It is impossible to disprove allegations of mind control. If, for example, one reminds a deprogrammer, as one of the authors has, that many potential Moon converts do not return after sampling a weekend workshop, or that many converts find it possible to drop out of the movement without benefit of deprogramming, one merely elicits the reply that Moon’s mind control technique, which depends on exploiting the victim’s hidden guilt complexes, only works on certain personality types; but it is not therefore any less of a coercive technique of psychological kidnapping. But this sounds like a free choice situation: an advertiser, politician, or guru presents a stimulus and some fish bite and others do not, depending upon personality and social background factors.
While one can never decisively disprove or falsify allegations of brainwashing, it is easy to present “facts” which appear to sustain such allegations. One can cite the fact that sectarian communes are frequently in relatively
inaccessible places and are thus allegedly difficult to leave.
One can present valid evidence of dissimulation and manipulation by cults, especially the Unification Church. Finally, one can report heavy-handed and systematic indoctrination processes and the application of intense peer group pressures to potential converts. But is the presence or absence of free will a fact epistemologically equivalent to whether or not Guru X has a Swiss bank account?
Impervious to strict criteria of falsifiability but easy to “prove” by assembling facts in an epistemological void, mind control and brainwashing are ideal conceptual tools for legitimating repression.
Psychologists and psychiatrists who approve of deprogramming generally tend to typify sectarians as manifesting various psychopathological states such as ego regression, blunted affect, or lack of creativity, and then assume that such effects can be viewed as entirely socially induced. Thus, at a celebrated 1977 custody hearing in San Francisco, Dr. Margaret Singer (who had previously been an expert witness in Patty Hearst’s defense) and Dr. Samuel Benson testified that Moonies they had examined exhibited blunted affect, defective memories, limited vocabulary, deficiencies in their knowledge of current events, and “artificial happiness.”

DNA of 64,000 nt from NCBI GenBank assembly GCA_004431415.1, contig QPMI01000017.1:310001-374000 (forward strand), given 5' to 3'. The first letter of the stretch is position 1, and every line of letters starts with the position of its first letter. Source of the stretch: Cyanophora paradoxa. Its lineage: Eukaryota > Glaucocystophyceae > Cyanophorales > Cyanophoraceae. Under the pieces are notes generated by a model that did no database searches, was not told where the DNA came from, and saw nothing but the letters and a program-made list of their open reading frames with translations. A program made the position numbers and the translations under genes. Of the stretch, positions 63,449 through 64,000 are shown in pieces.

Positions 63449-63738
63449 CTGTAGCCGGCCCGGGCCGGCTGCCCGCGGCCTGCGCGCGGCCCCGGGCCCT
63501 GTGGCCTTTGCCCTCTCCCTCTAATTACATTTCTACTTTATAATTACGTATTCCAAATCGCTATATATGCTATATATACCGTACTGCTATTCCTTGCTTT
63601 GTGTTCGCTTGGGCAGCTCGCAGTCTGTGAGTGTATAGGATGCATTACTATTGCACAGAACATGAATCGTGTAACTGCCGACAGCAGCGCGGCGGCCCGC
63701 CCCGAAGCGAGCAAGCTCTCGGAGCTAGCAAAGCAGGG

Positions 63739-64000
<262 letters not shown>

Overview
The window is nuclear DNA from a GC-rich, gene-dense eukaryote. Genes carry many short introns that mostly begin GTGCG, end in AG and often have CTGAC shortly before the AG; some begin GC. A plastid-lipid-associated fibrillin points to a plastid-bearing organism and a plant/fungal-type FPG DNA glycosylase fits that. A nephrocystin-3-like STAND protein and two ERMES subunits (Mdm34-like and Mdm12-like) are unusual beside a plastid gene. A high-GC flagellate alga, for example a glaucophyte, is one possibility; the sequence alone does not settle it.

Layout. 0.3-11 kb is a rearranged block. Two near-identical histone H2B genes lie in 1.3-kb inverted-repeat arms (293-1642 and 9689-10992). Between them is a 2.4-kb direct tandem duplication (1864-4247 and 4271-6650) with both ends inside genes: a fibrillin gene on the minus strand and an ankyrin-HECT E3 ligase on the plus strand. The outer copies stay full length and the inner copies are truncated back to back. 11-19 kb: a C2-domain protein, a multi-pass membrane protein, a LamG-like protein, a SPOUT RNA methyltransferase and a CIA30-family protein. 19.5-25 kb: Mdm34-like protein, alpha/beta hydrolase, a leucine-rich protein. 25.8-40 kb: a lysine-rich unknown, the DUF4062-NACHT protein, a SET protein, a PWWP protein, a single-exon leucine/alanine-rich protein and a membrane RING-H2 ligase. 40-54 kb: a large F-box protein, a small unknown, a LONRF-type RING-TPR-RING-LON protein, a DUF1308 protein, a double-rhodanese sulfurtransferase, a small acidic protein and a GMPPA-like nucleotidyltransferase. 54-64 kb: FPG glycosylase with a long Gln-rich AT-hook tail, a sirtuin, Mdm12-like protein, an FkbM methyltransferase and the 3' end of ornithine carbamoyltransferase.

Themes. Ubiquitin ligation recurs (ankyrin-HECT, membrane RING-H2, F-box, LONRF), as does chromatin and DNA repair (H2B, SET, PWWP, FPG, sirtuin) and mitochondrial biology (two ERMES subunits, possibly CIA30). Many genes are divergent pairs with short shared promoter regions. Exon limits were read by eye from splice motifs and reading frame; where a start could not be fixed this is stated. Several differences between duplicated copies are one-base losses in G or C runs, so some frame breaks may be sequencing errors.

Dr. Singer conceded that this pattern did not fall into any standard classification of mental illness, but called it a syndrome associated with coercive persuasion, a term which was used interchangeably with brainwashing. Dr. Singer and Dr. Benson’s testimony was contradicted by the testimony of Dr. Allan Gershon, who interviewed and administered multiple tests to the same Moonist subjects and reported that their scores were within the normal range. A valid objection might also have been made to a notion such as “artificial happiness,” as if “happiness” were an objective state rather than an intrinsically subjective feeling (thus, if one feels happy, one is happy, although conceivably one ought not to be happy spreading the authoritarian message of Rev. Moon).
If, however, we take the Singer-Benson “findings” at face value, what can we really infer about brainwashing?
Data relating to the psychological state of a subject says nothing in and of itself about how the subject developed this state. Under certain conditions it may be reasonable to attribute responsibility for developmental states to captors or experimenters, but such responsibility cannot simply be assumed without a context of either a controlled experiment or raw physical coercion without any formal choice element. But even if we were to assume that responsibility for developmental pathological states can definitely be attributed to the subject’s involvement with a cult, this still hardly warrants an inference of coercive persuasion. It is conceivable that conversion to a rigid and dogmatic ideology may have the consequence of reducing intellectual flexibility and creativity. Cognitive rigidity may indeed be the consequence of voluntary conversion to certain movements and meaning systems, and need not imply that converts have been coerced.